MLPP Blog: Factually Speaking

High poverty, unemployment harm economic growth

Added December 22nd, 2014 by Alicia Guevara Warren | Email This Entry Email This Entry
Alicia Guevara Warren

Often touted as the “Comeback State,” Michigan’s economic recovery has not included everyone as reflected in the state’s high poverty and unemployment rates. Leaving people behind will only hinder Michigan’s potential economic growth, which has already showed signs of slowing.

A recent report ranking states based on multiple indicators of economic security and opportunity reveals the state’s major lack of investment in its people. On almost every factor from poverty to education to affordable housing, Michigan is ranked worst or second-worst among the Midwest states. (more…)

Latino students face barriers to opportunity

Added October 13th, 2014 by Alicia Guevara Warren | Email This Entry Email This Entry
Alicia Guevara Warren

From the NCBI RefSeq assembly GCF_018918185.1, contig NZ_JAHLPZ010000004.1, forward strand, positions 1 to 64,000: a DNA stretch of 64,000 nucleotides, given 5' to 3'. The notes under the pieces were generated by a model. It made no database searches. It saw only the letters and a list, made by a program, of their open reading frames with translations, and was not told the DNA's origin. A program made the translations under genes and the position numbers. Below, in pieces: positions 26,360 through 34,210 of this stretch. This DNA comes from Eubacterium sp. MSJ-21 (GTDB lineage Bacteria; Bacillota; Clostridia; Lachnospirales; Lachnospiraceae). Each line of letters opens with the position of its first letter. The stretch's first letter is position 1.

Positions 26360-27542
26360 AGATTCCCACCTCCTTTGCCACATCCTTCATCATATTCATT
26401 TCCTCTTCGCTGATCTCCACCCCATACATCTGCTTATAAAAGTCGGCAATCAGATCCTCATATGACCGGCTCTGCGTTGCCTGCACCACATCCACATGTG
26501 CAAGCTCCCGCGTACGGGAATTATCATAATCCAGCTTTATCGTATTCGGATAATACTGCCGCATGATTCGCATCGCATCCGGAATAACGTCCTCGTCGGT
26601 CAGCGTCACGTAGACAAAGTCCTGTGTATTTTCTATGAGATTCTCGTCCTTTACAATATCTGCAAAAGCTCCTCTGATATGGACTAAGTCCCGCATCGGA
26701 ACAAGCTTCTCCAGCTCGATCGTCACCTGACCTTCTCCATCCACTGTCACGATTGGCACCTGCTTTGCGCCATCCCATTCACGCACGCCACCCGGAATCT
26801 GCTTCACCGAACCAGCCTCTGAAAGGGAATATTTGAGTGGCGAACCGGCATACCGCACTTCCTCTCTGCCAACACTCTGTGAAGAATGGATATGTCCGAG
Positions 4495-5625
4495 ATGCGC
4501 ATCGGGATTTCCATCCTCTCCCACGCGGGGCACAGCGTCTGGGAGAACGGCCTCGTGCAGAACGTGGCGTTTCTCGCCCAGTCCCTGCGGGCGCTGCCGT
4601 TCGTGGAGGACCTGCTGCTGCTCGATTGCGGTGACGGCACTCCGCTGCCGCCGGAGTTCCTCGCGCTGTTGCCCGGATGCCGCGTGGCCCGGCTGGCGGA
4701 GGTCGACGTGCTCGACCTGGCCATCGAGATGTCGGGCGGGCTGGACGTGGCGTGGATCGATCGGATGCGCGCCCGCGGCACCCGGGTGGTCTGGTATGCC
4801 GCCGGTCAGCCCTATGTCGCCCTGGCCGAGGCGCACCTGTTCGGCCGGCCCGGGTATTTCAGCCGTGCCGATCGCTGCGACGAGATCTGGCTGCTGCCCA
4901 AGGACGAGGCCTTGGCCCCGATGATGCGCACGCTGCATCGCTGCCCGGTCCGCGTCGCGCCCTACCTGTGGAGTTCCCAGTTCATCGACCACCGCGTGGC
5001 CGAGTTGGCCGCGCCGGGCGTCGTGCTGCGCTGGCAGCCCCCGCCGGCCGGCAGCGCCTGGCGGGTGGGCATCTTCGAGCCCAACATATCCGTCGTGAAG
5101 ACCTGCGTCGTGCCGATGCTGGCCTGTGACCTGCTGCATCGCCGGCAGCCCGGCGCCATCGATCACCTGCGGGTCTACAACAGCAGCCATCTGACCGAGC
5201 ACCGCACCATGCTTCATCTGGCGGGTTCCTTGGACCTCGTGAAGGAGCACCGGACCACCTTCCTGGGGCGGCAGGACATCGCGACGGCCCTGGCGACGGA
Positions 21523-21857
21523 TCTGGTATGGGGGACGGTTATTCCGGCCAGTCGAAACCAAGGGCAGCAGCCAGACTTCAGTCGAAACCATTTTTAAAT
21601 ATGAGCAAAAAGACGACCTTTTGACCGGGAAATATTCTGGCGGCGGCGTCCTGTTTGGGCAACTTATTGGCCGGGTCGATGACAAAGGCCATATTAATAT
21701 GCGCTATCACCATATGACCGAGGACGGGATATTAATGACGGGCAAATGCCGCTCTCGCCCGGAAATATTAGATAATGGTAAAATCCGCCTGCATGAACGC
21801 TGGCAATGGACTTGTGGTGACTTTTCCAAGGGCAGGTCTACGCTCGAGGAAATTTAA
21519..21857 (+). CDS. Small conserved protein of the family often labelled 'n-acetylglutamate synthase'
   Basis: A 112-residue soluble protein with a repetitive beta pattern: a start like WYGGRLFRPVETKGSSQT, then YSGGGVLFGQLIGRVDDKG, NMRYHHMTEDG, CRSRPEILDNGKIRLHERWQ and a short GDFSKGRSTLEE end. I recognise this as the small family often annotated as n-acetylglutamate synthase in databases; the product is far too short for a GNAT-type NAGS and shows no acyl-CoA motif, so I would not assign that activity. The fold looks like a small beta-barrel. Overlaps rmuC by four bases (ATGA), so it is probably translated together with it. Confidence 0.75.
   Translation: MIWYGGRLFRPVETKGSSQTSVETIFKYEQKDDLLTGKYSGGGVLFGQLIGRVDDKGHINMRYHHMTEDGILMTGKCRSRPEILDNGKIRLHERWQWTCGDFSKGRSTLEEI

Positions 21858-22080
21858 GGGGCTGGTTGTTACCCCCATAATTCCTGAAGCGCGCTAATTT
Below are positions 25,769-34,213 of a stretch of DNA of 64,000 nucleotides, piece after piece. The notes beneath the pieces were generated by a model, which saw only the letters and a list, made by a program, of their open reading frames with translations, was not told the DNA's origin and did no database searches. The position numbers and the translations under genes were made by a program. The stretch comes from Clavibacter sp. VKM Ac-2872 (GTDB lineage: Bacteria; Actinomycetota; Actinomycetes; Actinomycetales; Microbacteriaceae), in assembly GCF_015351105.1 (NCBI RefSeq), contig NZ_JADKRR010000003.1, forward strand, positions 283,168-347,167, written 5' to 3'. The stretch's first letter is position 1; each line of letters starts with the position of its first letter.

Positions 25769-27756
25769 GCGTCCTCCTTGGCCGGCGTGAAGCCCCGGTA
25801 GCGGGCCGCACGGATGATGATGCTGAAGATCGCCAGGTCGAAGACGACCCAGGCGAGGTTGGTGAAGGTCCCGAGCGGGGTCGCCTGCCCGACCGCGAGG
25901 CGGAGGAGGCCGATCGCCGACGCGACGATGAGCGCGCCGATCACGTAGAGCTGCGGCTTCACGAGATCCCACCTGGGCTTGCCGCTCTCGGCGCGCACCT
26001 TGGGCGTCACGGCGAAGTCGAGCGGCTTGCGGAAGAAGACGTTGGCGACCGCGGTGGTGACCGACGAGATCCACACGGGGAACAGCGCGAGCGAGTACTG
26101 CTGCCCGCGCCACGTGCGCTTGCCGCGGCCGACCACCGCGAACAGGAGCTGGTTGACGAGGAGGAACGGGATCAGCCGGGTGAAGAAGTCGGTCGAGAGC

As Hispanic Heritage Month celebrations come to an end, we must recognize the ongoing struggles of Latino children—a growing component of Michigan’s next workforce.

A recent report revealed that over the past decade, reading and math scores for Latino students in Michigan have fallen when compared to other Latinos across the country, a direct reflection of the state’s insufficient investments in educational programs that work for all students. (more…)

Census numbers tell of stagnancy and slow recovery

Added September 18th, 2014 by Peter Ruark | Email This Entry Email This Entry
Peter Ruark

Today is the big day that comes each year: the release of American Community Survey figures on income and poverty.

Ready for some numbers?